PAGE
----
Had the Patriots been penalized, they would’ve been facing a third-and-6 from the Colts 21.
“We’re going to be obviously looking for that, make sure we follow the proper mechanics to make sure that doesn’t happen again,” Blandino said.
PHOENIX -- The NFL is conducting a "serious" and "thorough" investigation into the deflation of footballs in the AFC Championship Game, commissioner Roger Goodell said Friday, but there have been "no judgments made" against the New England Patriots or any of their employees.
The league previously announced that 11 of the Patriots' 12 game footballs were found at halftime to be below the league's mandate of 12.5 psi. Ted Wells, the NFL's outside investigator, is attempting to determine why the balls were used in the first half and if it was "the result of deliberate action," Goodell said.
"We don't know enough in this case to know who is responsible or if there was an infraction," he added.
Whether the Patriots gained a competitive advantage is "secondary," Goodell said, to whether a rule was broken.
Speaking at his annual state of the league news conference prior to Super Bowl XLIX, Goodell faced a series of questions about his job performance and the league's controversial year. He said he has not considered resigning, even as the league has faced intense scrutiny for its handling of the Ray Rice domestic abuse case among other issues, and does not think he will be fired.
"It has been a tough year," Goodell said. "It's been a tough year on me personally. It's been a year of what I would say is humility and learning. We obviously as an organization have gone through adversity, but more importantly, adversity for me. It's an opportunity for us to get better. ... We've all done a lot of soul searching starting with yours truly."
Both dressed in suit and tie, they sat down for what was essentially a 30-minute discussion on Super Bowl XLIX, their teams and some personal anecdotes. The news conference began after both posed for pictures behind the Lombardi Trophy flanked by Patriots and Seahawks helmets.
Belichick on his mother. When both coaches were asked about who from their immediate families will attend the game, Belichick detailed that he's expecting everyone except for his mother, Jeanette. "My 94-year-old mom won't be here. She's in Annapolis. I know she'll be yelling at the TV set the whole game, but I do miss that she won't be here."
Coaching free agents. After Belichick answered a question by saying how he is indebted to Patriots owner Robert Kraft for giving up a first-round draft choice to bring him to New England, Carroll turned to him and said, "You got a first-rounder for you? I was barely a free agent. Maybe that's why Robert got me out of there after three years." To which Belichick replied, "I was a free agent after Cleveland." Laughter in the room.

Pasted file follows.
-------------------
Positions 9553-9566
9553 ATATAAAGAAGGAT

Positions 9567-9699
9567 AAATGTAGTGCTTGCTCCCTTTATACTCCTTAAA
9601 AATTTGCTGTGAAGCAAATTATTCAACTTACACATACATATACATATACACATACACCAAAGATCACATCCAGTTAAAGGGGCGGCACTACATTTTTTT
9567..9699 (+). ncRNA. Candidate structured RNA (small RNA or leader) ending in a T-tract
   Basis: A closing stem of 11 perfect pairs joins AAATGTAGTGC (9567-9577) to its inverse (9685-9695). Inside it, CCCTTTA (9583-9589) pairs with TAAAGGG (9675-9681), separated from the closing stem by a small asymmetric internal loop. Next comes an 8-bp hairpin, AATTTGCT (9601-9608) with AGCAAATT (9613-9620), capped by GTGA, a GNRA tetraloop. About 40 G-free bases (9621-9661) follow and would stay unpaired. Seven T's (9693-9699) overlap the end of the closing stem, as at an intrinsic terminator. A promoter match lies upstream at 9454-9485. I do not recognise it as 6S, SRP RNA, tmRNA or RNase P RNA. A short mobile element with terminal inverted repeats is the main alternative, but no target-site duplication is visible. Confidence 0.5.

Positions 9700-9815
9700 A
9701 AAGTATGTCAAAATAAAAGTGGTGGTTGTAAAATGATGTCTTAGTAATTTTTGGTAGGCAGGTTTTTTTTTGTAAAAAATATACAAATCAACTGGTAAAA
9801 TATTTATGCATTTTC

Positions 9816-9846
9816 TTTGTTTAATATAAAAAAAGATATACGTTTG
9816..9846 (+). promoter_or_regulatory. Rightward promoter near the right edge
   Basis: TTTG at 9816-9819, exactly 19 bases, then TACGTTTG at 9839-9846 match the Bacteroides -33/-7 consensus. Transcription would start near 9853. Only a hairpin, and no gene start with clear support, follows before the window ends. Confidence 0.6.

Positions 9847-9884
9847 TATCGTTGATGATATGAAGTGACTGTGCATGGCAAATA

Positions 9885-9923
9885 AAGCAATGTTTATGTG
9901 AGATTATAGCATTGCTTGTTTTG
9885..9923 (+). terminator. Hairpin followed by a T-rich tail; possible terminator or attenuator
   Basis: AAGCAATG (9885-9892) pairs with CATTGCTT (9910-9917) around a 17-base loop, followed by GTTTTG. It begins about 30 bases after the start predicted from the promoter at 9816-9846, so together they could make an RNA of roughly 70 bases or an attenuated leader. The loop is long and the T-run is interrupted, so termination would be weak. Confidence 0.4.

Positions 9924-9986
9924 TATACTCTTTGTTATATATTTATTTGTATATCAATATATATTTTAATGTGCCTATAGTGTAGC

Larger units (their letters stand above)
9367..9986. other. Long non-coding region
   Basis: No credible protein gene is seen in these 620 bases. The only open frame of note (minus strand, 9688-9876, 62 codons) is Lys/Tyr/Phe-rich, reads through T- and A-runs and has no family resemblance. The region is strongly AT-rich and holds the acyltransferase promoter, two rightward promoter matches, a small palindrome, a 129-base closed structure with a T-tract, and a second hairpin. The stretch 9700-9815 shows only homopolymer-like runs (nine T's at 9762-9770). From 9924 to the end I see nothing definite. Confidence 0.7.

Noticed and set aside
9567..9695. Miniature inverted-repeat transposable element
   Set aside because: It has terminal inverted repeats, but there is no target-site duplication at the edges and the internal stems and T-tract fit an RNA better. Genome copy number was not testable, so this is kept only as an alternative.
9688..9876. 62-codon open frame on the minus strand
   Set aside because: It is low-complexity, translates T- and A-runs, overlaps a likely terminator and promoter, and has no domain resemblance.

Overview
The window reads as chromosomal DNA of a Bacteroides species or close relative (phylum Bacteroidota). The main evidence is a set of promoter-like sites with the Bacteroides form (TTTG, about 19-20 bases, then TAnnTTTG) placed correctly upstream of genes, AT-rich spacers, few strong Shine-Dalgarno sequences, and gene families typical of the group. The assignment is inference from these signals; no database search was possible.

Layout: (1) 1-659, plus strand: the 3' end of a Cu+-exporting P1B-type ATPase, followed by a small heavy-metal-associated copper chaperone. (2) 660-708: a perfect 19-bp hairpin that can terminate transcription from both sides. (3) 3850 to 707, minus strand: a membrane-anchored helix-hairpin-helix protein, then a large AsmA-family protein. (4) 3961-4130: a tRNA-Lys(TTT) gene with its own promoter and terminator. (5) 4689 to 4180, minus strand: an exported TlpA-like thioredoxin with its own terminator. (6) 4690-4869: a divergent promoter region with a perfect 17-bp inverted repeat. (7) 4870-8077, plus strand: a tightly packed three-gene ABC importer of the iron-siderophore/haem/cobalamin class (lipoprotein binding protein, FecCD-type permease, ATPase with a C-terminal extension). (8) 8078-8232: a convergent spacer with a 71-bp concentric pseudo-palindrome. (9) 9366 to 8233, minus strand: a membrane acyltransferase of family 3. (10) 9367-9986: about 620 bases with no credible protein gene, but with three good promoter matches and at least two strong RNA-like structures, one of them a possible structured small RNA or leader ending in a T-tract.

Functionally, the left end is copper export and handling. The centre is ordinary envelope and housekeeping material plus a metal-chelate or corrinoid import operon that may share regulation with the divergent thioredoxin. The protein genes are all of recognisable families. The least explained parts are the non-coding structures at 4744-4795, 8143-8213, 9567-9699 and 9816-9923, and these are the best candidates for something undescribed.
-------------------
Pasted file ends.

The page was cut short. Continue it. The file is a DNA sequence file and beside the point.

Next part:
Carroll on how he has evolved since being fired. Reflecting on how he's a better coach since the time he was fired twice in the NFL (Jets, Patriots), Carroll cracked, "My therapist tells me I should always talk about it." That again drew laughter in the room, as Carroll showed a self-deprecating side as he recapped his coaching journey and what is important to him in building a program. Carroll described his New England tenure as the "testing" period for owner Robert Kraft, as he was hired at a time when Kraft wanted to build a relationship with a head coach, while referring to Belichick's time as the "proving" period. Carroll called the hiring of Belichick "one of the great moves in the history of the NFL."
Keeping it simple on strategy questions. Asked what part of the game he thinks is critical to establish early in games, Belichick kept it simple. "What I'd like to establish," he said, "is the lead."
PITTSBURGH -- Prosecutors have dropped a marijuana charge against New England Patriots running back LeGarrette Blount that stemmed from an August arrest with former Pittsburgh Steelers teammate Le'Veon Bell.
West View District Judge Richard Opiela told Blount at a court appearance last month that the misdemeanor marijuana possession charge would go away if the player completed 50 hours of community service by Feb. 4.
Blount's Pittsburgh-based attorney, Casey White, notified the court Friday that Blount had satisfied the requirement by working with a group called Urban Achievers in Boston. The group's website says it works to improve "the academic and social outcomes of children living in under-served and under-resourced communities."
That means Blount won't have to appear in court near Pittsburgh next week and can concentrate on Sunday's Super Bowl against the Seattle Seahawks.
"He was happy to get this done in a timely fashion so he wouldn't have any distractions with the game at hand," White said.
Blount, 28, was playing for Pittsburgh when he and Bell were arrested Aug. 20 after police said they found about three-fourths of an ounce of marijuana in Bell's car during a traffic stop in Ross Township, a Pittsburgh suburb.
District attorney's spokesman Mike Manko declined comment Friday, but he said previously that plea agreements like Blount's "are common in cases involving small amounts of marijuana."
White said Blount could still face NFL discipline for his arrest now that the Pennsylvania case is resolved.